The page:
Oil prices teetered between slight gains and small losses on Monday on OPEC production cuts, but data showing a slowdown in China somewhat dampened investors’ enthusiasm. ConocoPhillips photo.
Gains in oil prices reined in by Chinese slowdown
Oil prices were steady in trading on Monday as rising investor confidence on the OPEC supply cut agreement met with concerns about slowing growth in China.
By 1:36 p.m., EST, benchmark Brent crude futures were down 12 cents to $62.58/barrel while US West Texas Intermediate futures rose 18 cents to $54.22/barrel.
According to analysts, more robust financial markets coupled with OPEC supply cuts helped buoy oil prices on Monday.
“The stock market performance is one of the reasons why oil keeps marching higher. There also seems to be a general belief that the agreed cut in OPEC+ production will be sufficient to balance the market,” Reuters reports PVM Oil Associates said in a note.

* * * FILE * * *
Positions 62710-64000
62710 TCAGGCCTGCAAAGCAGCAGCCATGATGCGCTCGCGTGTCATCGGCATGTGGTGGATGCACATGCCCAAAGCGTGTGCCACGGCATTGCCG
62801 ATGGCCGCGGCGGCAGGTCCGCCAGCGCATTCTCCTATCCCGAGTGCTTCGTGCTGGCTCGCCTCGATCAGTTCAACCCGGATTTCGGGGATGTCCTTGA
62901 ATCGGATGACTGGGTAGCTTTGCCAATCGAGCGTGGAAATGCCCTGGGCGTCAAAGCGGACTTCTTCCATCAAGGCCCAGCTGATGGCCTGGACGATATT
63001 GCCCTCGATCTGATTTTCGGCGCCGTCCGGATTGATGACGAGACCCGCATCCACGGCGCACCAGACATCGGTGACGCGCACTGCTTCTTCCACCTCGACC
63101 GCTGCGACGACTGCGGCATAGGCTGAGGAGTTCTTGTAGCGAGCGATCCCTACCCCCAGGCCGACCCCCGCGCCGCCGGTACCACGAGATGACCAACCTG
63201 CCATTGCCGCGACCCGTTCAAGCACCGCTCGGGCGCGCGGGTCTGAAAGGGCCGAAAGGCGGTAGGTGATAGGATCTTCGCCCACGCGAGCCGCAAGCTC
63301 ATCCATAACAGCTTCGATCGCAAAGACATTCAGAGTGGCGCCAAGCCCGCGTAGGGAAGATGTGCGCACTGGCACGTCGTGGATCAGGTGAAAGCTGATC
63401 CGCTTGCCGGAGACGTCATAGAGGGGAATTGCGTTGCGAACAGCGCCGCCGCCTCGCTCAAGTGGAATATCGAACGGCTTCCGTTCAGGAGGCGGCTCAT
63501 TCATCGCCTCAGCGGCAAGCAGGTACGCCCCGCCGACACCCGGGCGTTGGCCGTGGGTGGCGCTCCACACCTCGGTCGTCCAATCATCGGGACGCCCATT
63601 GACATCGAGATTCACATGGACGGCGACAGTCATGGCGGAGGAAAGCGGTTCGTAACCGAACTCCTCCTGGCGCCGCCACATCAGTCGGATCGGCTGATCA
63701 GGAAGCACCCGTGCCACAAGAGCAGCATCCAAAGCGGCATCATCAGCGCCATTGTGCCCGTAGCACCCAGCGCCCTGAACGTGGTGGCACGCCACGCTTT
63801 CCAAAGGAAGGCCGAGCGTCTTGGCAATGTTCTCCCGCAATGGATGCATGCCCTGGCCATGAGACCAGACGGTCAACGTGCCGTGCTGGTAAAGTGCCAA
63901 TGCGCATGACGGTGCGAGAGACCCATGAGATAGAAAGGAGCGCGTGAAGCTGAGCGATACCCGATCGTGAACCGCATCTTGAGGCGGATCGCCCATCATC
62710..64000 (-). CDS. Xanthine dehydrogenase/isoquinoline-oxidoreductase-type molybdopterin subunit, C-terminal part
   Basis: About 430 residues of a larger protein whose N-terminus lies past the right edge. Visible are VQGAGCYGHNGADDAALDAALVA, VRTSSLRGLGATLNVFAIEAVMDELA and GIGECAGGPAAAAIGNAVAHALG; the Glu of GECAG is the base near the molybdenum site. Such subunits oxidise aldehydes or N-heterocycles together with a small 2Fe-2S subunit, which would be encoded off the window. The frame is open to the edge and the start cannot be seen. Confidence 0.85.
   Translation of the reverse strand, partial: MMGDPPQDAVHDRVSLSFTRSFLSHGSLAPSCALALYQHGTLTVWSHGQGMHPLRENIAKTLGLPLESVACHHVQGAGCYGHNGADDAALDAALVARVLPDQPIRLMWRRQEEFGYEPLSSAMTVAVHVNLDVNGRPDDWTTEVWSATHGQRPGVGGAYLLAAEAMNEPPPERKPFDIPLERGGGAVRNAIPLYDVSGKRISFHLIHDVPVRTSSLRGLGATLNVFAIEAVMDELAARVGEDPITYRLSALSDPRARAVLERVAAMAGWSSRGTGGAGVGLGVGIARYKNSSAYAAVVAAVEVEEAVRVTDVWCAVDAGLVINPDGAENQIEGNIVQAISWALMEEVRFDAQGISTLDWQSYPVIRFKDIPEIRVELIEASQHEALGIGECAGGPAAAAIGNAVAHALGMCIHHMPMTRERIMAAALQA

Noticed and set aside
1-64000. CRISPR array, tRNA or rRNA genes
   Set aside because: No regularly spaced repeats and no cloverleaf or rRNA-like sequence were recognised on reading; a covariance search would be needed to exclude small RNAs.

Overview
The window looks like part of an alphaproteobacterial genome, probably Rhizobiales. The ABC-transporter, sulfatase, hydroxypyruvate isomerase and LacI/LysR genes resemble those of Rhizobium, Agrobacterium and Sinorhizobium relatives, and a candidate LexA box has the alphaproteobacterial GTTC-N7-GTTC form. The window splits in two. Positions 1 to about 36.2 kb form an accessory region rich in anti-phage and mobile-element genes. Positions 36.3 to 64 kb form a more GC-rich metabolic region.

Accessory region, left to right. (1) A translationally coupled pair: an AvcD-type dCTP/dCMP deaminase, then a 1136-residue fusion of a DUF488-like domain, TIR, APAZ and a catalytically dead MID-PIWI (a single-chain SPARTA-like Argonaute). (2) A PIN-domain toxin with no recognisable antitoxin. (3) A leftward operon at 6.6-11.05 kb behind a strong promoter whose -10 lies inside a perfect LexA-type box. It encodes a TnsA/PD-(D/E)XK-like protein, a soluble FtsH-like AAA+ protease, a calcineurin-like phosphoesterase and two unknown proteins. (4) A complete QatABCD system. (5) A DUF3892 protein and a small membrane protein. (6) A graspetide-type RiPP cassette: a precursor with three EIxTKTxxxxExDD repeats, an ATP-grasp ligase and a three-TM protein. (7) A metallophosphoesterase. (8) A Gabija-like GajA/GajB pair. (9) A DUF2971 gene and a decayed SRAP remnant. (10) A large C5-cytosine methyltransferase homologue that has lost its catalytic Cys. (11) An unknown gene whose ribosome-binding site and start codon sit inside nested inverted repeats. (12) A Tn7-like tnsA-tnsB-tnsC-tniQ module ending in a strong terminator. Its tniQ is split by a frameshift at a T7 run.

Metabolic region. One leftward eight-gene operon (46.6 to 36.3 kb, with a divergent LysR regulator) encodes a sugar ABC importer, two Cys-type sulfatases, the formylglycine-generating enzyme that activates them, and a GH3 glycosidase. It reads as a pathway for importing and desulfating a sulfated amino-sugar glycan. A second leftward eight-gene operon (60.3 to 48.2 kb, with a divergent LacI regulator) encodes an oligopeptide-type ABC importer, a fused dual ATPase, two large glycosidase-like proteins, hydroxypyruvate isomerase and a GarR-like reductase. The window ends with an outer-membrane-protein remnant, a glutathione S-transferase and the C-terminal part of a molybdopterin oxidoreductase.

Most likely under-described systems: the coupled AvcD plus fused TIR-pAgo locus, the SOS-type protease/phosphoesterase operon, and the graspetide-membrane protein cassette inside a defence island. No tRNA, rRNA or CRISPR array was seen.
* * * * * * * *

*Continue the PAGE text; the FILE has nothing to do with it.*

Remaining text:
After data showed Chinese economic growth has slowed to a 28-year low, global equities fell. With the United States and China still struggling to resolve trade tensions, concern over global growth continues to rise.
Despite this anxiety, stocks are up about 8 per cent so far in January, giving oil investors more confidence to bet on a rise in oil prices.
“It remains quite likely that the trade spat with the U.S. has played a part in this latest slowdown,” CMC Markets chief market analyst Michael Hewson told Reuters.
“But investors should also factor in that it simply isn’t possible for the Chinese economy to grow at the pace that it has over the last 10 years, in the next 10 years.”
The slowing global economy is expected to impact oil demand, however, OPEC’s most recent production cut agreement will likely underpin oil prices, according to analysts.
“You can’t justify oil prices at these levels. We’re looking basically at an average of almost $70 a barrel for Brent in 2019,’ ING commodities strategist Warren Patterson told Reuters.
“I am getting increasingly concerned about how tight the market will be going into 2020.”
In a separate report from China’s National Bureau of Statistics released on Monday, crude oil refinery throughput last year rose to a record high 12.1 million barrels per day, up by 6.8 per cent over 2017.
On Friday, Baker Hughes reported the US rig count fell to 852, the lowest since May 2018. In Canada, the oil rig count rose by 28 to 128.